Wolf Creek shares fairly positive roof results
WATERFORD – Wolf Creek Local Schools Superintendent Bob Caldwell shared the results of a series of tests recently performed on district buildings with plans to move forward with roof renovations at the board of education’s regular meeting Monday.
The district recently paid $8,200 for Tremco Inc., a roofing manufacturer based in Cleveland, to perform roof inspections on both Waterford High School and Waterford Elementary School.
Core sampling and infrared work were completed recently, and Caldwell said the administration will soon be able to go ahead and enter into the bidding process to make necessary repairs.
“The infrared testing is used to detect moisture within the structures, and we fortunately were only at 1 percent,” Caldwell said. “The core samples showed that the high school roof is holding up better than the elementary.”
Both roofs saw renovation work in 2001, but because the samples turned up fairly positive results, the district will only have to repair portions, rather than building all new roofs.
“They will vacuum loose gravel off and put new sealant around any opening in the roofs where it’d normally deteriorate,” Caldwell said. “I don’t know what the cost will be, whether it’s $100,000 or $150,000, but it is less than a complete retrofit, yet it’s still like new.”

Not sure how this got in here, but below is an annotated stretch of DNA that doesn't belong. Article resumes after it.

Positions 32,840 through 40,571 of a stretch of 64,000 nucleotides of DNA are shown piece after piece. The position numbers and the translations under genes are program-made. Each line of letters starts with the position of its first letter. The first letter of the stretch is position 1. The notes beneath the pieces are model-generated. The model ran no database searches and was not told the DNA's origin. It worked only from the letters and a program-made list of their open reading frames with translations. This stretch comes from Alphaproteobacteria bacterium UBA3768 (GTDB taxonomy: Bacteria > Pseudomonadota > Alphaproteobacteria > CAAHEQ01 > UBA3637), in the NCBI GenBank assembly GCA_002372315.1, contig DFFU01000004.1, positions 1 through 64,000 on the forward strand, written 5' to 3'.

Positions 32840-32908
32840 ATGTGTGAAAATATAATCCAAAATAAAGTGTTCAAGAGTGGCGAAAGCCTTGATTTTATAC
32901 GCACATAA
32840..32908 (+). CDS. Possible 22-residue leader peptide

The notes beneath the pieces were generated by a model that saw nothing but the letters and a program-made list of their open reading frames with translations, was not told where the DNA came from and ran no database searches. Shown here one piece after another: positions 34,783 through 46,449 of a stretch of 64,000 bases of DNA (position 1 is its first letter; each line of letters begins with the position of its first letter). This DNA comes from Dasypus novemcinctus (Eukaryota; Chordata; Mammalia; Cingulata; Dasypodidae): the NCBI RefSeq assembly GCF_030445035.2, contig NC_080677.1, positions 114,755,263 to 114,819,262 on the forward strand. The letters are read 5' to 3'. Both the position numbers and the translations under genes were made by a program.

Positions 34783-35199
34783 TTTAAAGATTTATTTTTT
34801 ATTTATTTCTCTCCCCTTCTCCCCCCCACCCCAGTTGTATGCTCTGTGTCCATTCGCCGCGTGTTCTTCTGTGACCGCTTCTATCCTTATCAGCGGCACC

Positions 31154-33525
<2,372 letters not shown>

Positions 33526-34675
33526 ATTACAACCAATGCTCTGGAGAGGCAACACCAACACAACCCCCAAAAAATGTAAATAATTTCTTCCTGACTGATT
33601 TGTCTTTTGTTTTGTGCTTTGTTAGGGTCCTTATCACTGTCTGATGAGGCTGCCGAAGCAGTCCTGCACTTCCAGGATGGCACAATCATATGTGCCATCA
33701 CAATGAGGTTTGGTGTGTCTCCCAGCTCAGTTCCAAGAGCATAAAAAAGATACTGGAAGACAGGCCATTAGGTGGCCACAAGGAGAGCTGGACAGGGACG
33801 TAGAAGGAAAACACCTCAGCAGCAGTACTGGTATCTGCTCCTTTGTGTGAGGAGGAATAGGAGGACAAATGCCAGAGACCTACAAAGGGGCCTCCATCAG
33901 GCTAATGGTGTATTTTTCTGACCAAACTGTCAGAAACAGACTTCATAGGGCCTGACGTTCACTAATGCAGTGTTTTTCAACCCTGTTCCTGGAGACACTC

Instead of going through the bidding process directly, Wolf Creek will use its membership with the Metropolitan Education Consortium, which will make initial estimates and then start the bidding process to find local construction and contracting companies on behalf of the district.
“As soon as I give them a go-ahead, they’ll walk it and give us estimates,” Caldwell said. “But it can’t be finished this summer before school starts.”
The board discussed the possibility of waiting until next summer, but has yet to make a final decision about timing.
The board also approved entering into a contract with TGS-NOPEC Geophysical Company to conduct 3D geophysical seismic surveys over the new few months on district property.
The company has been working with the Beverly and Waterford communities for several months on the concept, which is a shock process used to test land for the booming oil and gas industry.
Though stipulations mean that testing must be done 300 feet or more away from school buildings, controversy has surrounded issues relating to foundation damage.
“I’ve seen testing done recently where they went down about 20 feet into the ground and did a very small shock test, and you hardly even notice it,” said board member Roger Doak. “And this means they’ll cover the costs of any damage.”
Because the contract was approved, the district will be paid $624.70 by the company to allow the testing.